The CEO of the first U.S. bank to unionize in 40 years: ‘We are living proof that the employee-versus-management dynamic doesn’t need to exist’
Unionization has been making headlines lately, with highly visible organizing efforts at some of the nation’s most well-known companies. These stories tend to capture an antagonistic relationship between employer and employee, exacerbated by union-busting tactics and us-versus-them narratives.
As the CEO of the first U.S. bank to unionize in over 40 years, I learned firsthand that it doesn’t need to be this way. In fact, if business leaders want happy employees and good business outcomes, they’ll need to embrace a more collaborative and compassionate approach–one centered on worker empowerment.
The Communication Workers of America approached Beneficial State Bank in 2019, seeking to represent the employees of a mission-driven bank that fostered an environment of employee engagement and collaboration. From the outset, bank management agreed to remain neutral during the organizing process and voluntarily recognize the union if adopted. While we didn’t know then if unionization was the right choice for our employees, we chose to stand by our commitment to worker empowerment and self-determination to let them decide.
Over 100 Beneficial State Bank employees joined the union in March 2020, and we reached an agreement soon after. Rather than thinking in terms of winners and losers, we saw this as yet another opportunity to empower our workers. We’re glad to demonstrate that the classic dynamic of workers versus management doesn’t have to exist–it can be workers and management collaborating to work toward a shared goal.
Unfortunately, it’s not common for banks to give their employees a safe and powerful platform from which they can speak and truly be heard by management. Profits and shareholder desires are often prioritized over the needs of employees, many of whom deal with stressful conditions and low wages. The median pay for bank tellers in the U.S. is just over $17 an hour–so low that 31% of bank employees surveyed in one study rely on some form of government assistance.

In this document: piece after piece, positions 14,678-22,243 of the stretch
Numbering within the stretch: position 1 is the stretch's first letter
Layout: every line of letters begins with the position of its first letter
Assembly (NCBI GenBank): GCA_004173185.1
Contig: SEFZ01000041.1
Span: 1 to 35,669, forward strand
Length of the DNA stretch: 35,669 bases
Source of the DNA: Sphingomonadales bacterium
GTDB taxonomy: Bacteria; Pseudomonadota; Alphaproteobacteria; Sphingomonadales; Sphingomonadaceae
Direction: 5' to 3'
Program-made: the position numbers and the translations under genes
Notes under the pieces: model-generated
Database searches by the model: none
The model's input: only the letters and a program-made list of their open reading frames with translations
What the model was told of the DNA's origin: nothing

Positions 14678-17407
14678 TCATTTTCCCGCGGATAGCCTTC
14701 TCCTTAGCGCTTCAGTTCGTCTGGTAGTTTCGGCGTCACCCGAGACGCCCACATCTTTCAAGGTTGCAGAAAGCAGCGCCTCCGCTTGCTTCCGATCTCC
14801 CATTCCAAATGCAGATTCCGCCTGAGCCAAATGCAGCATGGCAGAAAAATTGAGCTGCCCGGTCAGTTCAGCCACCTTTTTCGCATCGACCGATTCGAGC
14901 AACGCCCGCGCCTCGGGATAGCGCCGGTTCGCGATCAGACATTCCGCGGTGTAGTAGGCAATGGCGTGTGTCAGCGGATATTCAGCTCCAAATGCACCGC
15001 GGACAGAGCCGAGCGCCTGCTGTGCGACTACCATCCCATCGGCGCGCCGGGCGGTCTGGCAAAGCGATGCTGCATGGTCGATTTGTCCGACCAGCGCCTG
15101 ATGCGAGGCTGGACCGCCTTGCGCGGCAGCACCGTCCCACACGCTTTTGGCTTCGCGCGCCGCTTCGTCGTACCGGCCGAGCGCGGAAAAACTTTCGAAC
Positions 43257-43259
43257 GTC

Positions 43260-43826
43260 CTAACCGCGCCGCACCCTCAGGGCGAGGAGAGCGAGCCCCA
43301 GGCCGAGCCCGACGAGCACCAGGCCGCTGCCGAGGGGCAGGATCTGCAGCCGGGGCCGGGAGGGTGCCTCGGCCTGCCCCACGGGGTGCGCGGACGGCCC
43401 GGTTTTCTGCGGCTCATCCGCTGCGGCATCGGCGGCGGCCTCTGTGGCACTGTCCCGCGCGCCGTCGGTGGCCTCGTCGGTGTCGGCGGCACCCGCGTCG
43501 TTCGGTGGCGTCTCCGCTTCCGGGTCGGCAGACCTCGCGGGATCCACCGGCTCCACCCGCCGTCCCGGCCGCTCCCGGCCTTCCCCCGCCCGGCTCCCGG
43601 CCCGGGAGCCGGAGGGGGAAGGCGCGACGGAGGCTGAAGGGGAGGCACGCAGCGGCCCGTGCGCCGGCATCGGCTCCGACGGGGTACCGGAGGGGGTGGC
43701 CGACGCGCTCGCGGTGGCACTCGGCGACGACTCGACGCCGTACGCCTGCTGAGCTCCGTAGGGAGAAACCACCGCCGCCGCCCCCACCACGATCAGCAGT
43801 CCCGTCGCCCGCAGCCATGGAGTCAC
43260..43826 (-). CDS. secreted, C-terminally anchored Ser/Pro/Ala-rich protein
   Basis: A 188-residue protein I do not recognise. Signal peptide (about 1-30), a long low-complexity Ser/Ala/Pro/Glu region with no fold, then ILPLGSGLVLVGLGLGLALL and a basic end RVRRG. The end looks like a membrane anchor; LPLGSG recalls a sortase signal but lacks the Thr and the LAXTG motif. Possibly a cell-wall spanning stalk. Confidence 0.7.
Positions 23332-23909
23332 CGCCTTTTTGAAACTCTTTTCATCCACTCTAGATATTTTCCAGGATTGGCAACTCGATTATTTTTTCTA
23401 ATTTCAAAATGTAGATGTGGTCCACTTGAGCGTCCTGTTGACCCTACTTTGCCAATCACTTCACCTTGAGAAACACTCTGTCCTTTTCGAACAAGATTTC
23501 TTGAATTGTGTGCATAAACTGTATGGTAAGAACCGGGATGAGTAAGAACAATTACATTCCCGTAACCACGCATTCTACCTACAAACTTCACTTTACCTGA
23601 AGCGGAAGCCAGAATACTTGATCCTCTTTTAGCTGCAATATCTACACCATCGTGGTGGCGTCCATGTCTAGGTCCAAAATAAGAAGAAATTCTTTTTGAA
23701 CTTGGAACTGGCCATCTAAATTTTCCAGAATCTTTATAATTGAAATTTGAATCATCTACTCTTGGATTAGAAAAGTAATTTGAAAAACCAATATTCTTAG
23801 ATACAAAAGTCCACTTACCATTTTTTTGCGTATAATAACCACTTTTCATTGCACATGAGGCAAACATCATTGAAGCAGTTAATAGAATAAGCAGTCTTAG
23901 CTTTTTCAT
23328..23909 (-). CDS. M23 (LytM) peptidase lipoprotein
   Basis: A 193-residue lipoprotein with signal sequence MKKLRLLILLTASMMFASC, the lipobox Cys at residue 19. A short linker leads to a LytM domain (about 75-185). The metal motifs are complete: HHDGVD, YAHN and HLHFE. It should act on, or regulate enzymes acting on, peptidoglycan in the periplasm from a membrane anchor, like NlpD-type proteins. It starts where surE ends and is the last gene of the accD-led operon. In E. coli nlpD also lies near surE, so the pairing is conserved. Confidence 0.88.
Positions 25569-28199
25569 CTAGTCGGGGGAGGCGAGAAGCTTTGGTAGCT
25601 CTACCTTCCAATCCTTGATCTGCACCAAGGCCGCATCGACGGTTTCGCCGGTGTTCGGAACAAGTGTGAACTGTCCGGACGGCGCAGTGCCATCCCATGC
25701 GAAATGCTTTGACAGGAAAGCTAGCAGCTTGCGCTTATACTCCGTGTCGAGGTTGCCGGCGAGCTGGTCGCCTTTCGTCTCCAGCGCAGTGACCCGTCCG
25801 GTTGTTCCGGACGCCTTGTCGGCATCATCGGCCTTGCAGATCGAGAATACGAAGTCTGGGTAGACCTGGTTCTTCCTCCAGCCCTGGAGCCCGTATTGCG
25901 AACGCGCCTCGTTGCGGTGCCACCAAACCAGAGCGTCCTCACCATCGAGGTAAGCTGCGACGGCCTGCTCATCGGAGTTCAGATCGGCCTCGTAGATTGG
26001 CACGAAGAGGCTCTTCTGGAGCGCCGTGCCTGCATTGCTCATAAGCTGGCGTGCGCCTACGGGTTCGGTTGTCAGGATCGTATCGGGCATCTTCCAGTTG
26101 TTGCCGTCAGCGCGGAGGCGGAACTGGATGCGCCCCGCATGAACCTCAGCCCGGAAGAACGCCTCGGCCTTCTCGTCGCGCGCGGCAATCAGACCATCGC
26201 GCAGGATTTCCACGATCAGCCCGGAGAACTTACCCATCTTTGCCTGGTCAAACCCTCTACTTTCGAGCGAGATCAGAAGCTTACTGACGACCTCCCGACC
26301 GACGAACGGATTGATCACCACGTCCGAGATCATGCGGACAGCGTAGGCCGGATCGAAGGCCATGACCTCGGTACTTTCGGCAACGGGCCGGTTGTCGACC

Meeting the needs of employees does not need to result in conflict, even when unionization is involved. Employers, particularly in the banking industry, have an opportunity to engage their employees to create a better workplace and produce better outcomes for the business and its customers.
A culture of worker empowerment promotes higher engagement levels which can lead to greater productivity and a higher quality of work, according to Gallup’s research. It was also found that organizations with the highest levels of employee engagement achieve earnings-per-share growth that is more than four times that of competitors. Higher wages are also associated with better business outcomes. To achieve this, employers need to provide channels and forums for employees to come together, hear each other, and weigh their needs against the long-term needs of the larger organization, whether they are unionized or not. At Beneficial State Bank, we have prioritized this approach from the start, with union-represented and unrepresented employees alike.
Any form of employee engagement and collaborative problem-solving takes a great deal of time and effort. However challenging, it’s extremely rewarding to build a company that meets the needs of both management and workers. While unionization may not be the solution for every business, every business can benefit from investing time and resources in elevating the needs and concerns of those who make our businesses run, deliver, and succeed.
Randell Leach is the CEO of Beneficial State Bank.
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